MANN: I don’t think he realized it. I don’t think he realized that. Business was good, you know, in his opinion, and he could sell everything you had. And – he was a very good businessman for normal times. But a lot of people just didn’t understand inflation. It is difficult to understand and we have this inflation here is 12%…50% really was high, but there it was, the workers were paid every day. The wives were there to get the money. They went in the afternoon to buy whatever they needed in food because the next day it was double, maybe triple. And if they were lucky, it was only 50% more. So I mean, just could not understand it. I cannot understand it, how it was. And what people can’t understand is that the people looked for a scapegoat.
EIDELMAN: When you speak to groups now, what is the main message that you like to get across? What is the main feeling that this experience that you went through has left you with?
MANN: I really gave it up to talk of it because things are too upsetting. But my main reason is that they should be realizing how lucky they are that they live in a country, they should fight the apathy, that people don’t realize how lucky they are that they can vote. And people don’t realize how nice it is that you can say of a president, “Oh he’s dumb,” or “He’s uncapable of doing things.” If you would have said this before Hitler, when the Kaiser was there, you would have been arrested. You know also how good the schools are, how I give them example, how the teachers treated the pupils over there – not all of them – but I think, a lot of them were so strict and…didn’t have a good education themselves…many of them. Not in the gymnasium, but in the…in the general school, you know – they were ignorant.
EIDELMAN: You said it made you upset to speak. Is this because it reminds you of some of the bad times?
MANN: Right, right. I figure when I talk to the point where I talk, that relatives died, you know, and you were powerless, when you saw so much injustice and you couldn’t do anything about it…though I stress this point particularly. I also mention that something like this can happen any place. If the people are poor – they look for scapegoat; they look for help; take it any place. Just like in Germany, they want – a big proportion turned Communist, a big proportion turned to the Nazis. You just go for promises and let’s say that everybody should do his part to strengthen democracy and realize how lucky they are.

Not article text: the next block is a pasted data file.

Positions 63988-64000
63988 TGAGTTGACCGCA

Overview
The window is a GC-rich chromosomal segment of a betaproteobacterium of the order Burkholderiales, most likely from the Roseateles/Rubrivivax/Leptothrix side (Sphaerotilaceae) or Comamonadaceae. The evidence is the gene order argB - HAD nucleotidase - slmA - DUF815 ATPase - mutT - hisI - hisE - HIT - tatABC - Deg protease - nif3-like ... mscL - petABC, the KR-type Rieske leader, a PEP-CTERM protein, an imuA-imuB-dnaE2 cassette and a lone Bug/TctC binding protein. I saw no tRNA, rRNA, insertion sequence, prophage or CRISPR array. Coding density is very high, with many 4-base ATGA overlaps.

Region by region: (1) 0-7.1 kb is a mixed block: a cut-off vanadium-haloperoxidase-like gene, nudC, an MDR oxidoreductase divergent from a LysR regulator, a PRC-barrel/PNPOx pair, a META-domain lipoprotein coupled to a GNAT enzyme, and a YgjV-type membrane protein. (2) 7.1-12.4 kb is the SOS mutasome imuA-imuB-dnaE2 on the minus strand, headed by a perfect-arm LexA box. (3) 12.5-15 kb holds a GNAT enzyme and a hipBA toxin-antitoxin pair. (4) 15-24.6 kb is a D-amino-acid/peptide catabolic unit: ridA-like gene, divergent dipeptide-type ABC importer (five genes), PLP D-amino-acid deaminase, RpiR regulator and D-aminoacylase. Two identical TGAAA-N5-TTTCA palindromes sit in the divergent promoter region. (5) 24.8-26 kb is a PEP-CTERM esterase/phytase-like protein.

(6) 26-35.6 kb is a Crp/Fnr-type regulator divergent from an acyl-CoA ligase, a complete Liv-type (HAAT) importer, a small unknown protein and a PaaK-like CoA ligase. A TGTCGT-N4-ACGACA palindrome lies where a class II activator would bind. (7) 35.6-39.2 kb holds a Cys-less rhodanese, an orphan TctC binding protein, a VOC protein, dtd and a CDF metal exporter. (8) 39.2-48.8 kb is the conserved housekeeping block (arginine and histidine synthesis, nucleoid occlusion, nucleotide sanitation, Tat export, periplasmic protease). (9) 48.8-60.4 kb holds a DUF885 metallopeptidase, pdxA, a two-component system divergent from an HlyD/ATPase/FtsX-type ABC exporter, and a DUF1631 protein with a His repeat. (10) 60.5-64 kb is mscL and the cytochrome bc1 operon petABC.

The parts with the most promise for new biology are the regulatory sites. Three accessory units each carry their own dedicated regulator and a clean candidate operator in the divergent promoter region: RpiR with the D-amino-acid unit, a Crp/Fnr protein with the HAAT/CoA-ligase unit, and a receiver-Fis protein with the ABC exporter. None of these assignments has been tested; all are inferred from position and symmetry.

EIDELMAN: Okay. When you came to the United States, did you come to St. Louis immediately, and what was it like?
MANN: I was very lucky. I had an uncle here who was very successful and in fact, he sent me a telegram to the boat, I should stay in New York for a few weeks at his expense because I wouldn’t be able to do it for a long time. And invited me here for dinner about three times a week. Ya, I was one of the very, very fortunate. What the fortune was that I went in the business of his relatives and…You know, you wouldn’t believe how some people in this country, almost, anti-Jewish. We were two refugees in this big firm. And…
EIDELMAN: What firm was it?
MANN: Renard. Louis Renard Company. I don’t know if you may remember them. They aren’t in business anymore. You know there is a family Renard here. Anyhow, the first year I had to take one week vacation without pay. I made $16.50, maybe $17.50 by that time…when they built here the beautiful Renard Hospital which cost two million dollars. But they didn’t have an understanding for the help, Jews, we were two, it would have been $35, they would have paid us. So it was difficult.
EIDELMAN: Do you feel that they…did you feel that they helped you leave Germany? But when you got here it really didn’t…
MANN: My close relatives were terrific, oh, no, no. I mean, they were distant relatives. No, the close relatives, my uncle and my aunt, they couldn’t have been better. No, no, I was very fortunate. I cannot be grateful enough to them.
EIDELMAN: You did not get married until you came to the United States?
EIDELMAN: Did the turmoil in Germany have anything to do with that, or did it just happen that way?